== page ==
The growing number of COVID-19 cases and deaths outside of Asia has put pressure on U.S. officials to more clearly articulate preparedness plans in an effort to ease American worries about the possibility of a pandemic.
President Donald Trump tweeted Wednesday that he plans to hold a news conference on Wednesday evening about the novel coronavirus, saying the U.S. is in “great shape.” Health and Human Services Secretary Alex Azar, who is leading Trump’s coronavirus task force, is expected to be asked questions about the U.S. response to the outbreak in both of his scheduled appearances on Capitol Hill on Wednesday. Separately, Sen. Chuck Schumer (D-NY) is seeking $8.5 billion in new funding to fight the COVID-19 outbreak, a figure that is more than three times the $1.25 billion in new funding that the Trump administration requested from Congress earlier this week.
“Americans need to know that their government is prepared to handle the situation before coronavirus spreads to our communities,” Schumer said in a statement.
This follows a day in which a Centers for Disease Control and Prevention official urged Americans to prepare for the spread of the virus in their communities, saying that parents should talk to their children’s schools about closure protocols and workers should ask about work-from-home policies. These comments marked a shift in how U.S. health officials have talked about the outbreak to Americans.
There are now 81,245 confirmed cases of COVID-19 and at least 2,770 deaths, according to a tally of cases published by the Johns Hopkins Whiting School of Engineering’s Centers for Systems Science and Engineering.
The increase in cases overnight has primarily been driven by new cases in Iran (now at 139 cases and 19 deaths), Italy (374 cases and 12 deaths), Japan (178 cases and two deaths), and South Korea (1,261 cases and 12 deaths). While the outbreak has largely affected China — China’s Hubei Province has reported 94% of total deaths and mainland China has 96% of total cases — the emergence of COVID-19 clusters in these other countries has alarmed markets in recent days.
In the U.S., there are at least 59 cases, though 45 of the positive tests are in people who were repatriated from Wuhan, China, the epicenter of the outbreak, or the Diamond Princess cruise ship, docked in a port at Yokohama, Japan, according to figures provided by Centers for Disease Control and Prevention officials on Tuesday. The virus was first detected in December in Wuhan.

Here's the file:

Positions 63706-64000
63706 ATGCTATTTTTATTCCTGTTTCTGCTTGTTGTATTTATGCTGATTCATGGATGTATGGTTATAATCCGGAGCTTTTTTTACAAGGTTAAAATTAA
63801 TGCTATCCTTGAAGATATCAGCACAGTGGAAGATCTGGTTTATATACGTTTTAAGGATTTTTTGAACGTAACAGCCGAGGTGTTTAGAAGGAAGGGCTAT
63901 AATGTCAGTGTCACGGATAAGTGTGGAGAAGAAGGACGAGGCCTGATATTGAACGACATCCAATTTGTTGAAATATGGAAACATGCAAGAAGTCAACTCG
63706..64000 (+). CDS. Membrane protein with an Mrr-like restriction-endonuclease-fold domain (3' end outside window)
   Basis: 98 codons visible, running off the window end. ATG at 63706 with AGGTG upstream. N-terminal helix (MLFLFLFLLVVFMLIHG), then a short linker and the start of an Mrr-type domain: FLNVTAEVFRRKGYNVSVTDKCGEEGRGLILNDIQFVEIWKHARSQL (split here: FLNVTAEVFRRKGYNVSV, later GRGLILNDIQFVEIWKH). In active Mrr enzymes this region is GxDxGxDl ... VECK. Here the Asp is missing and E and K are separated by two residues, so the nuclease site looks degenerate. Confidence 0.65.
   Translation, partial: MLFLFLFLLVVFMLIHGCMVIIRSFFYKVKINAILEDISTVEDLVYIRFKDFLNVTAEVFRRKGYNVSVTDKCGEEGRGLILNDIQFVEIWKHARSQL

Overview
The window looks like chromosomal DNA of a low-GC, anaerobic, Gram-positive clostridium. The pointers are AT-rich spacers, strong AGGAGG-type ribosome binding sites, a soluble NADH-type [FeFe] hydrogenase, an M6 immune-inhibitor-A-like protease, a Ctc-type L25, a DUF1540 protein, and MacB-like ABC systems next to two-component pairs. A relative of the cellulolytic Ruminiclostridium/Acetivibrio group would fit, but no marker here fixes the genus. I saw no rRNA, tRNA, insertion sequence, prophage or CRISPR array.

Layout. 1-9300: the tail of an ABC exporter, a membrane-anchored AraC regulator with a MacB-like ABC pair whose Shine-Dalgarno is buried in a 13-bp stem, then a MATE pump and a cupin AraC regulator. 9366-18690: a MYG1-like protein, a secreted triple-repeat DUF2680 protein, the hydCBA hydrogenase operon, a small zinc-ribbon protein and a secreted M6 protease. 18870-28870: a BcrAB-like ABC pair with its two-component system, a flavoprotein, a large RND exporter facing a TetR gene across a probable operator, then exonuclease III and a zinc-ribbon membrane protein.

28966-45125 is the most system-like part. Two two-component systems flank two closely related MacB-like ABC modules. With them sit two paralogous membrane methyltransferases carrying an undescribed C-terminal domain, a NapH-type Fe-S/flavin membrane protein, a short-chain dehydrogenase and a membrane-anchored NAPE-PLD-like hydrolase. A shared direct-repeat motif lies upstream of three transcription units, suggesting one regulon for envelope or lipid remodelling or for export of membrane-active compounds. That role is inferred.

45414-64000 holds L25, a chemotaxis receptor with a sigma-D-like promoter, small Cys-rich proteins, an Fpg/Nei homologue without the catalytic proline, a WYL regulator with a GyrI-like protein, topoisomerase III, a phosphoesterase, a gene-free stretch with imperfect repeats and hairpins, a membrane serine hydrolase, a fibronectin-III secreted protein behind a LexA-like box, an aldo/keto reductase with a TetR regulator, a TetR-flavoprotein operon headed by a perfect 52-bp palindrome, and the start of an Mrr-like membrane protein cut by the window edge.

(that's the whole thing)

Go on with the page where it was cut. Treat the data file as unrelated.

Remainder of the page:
The evolving nature of the outbreak, including the sudden rapid spread of the virus in Europe and the Middle East, has also prompted a number of concerns about large events. Organizers of the Tokyo Olympics told MarketWatch that the event will go on as scheduled, while the Economist Group’s World Ocean Summit, scheduled to take place in Tokyo on March 9 and 10, has been canceled.
Here’s what companies are saying about COVID-19:
• Papa John’s International Inc.
said it has closed about 50 franchised stores in China as a result of the outbreak. Although the pizza company said the impact of the store closures isn’t currently material to its earnings, uncertainty about the spread of the virus could “lead to lower sales [and] widespread store closures or delays in our supply chain, which could have a negative impact on our business and operating results.”
• Sabre Corp.
said the coronavirus will have a “material impact” on its 2020 results, as the outbreak has weighed on travel bookings so far this year. The company said the estimated impact for the first quarter of earnings per share of 14 cents to 23 cents and for revenue of $100 million to $150 million.
• Danone SA
which markets food brands like Danone yogurt and Evian water, said during an earnings call that the COVID-19 outbreak in China “is having significant effects on our first quarter sales,” that it plans to delay the relaunch of Mizone water as a result until the second quarter, and one of its factories in Wuhan remains closed. China makes up 10% of the company’s sales. It expects to lose €100 million ($109 million) in sales in the first quarter of 2020.
• OneSpaWorld Holdings Ltd.
which provides on-board spa services to cruises, said in an earnings statement that it expects to lose $5 million in revenue and $2 million in adjusted EBITDA as a result of 141 canceled or modified voyages and lower revenue at its resort spas in Asia. Royal Caribbean, which has canceled several cruises in Asia, said in a financial filing that its China itineraries were expected to make up 6% of its first-quarter revenue in 2020.
which markets alcohol brands such as Johnnie Walker and Smirnoff, said in a trading update on Wednesday that it anticipates the outbreak will negatively impact organic net sales in a range of £225 million ($290.5 million) to £325 million and organic operating profit in a range of £140 million to £200 million in fiscal 2020. The spirits company said bars and restaurants are closed in China, airport traffic has slowed in Asia, and the spread of the virus to Japan, South Korea, and Thailand has led to fewer conferences, banquets and tourism.
• Alcoa Corp.
which makes aluminum products, said it is seeing supply chain bottlenecks in China for bauxite, caustic and coal gas that are lowering production. “It’s driving a shortage of alumina inside of China, which is then starting to see the Chinese alumina price increase and you see the knock-on impact in the rest of the world with prices also increasing, pricing up by about $20 per ton over these last few weeks,” CEO Roy Harvey told investors at an analyst conference on Tuesday.
Additional reported by Ciara Linnane and Tomi Kilgore
Read more of MarketWatch’s COVID-19 coverage: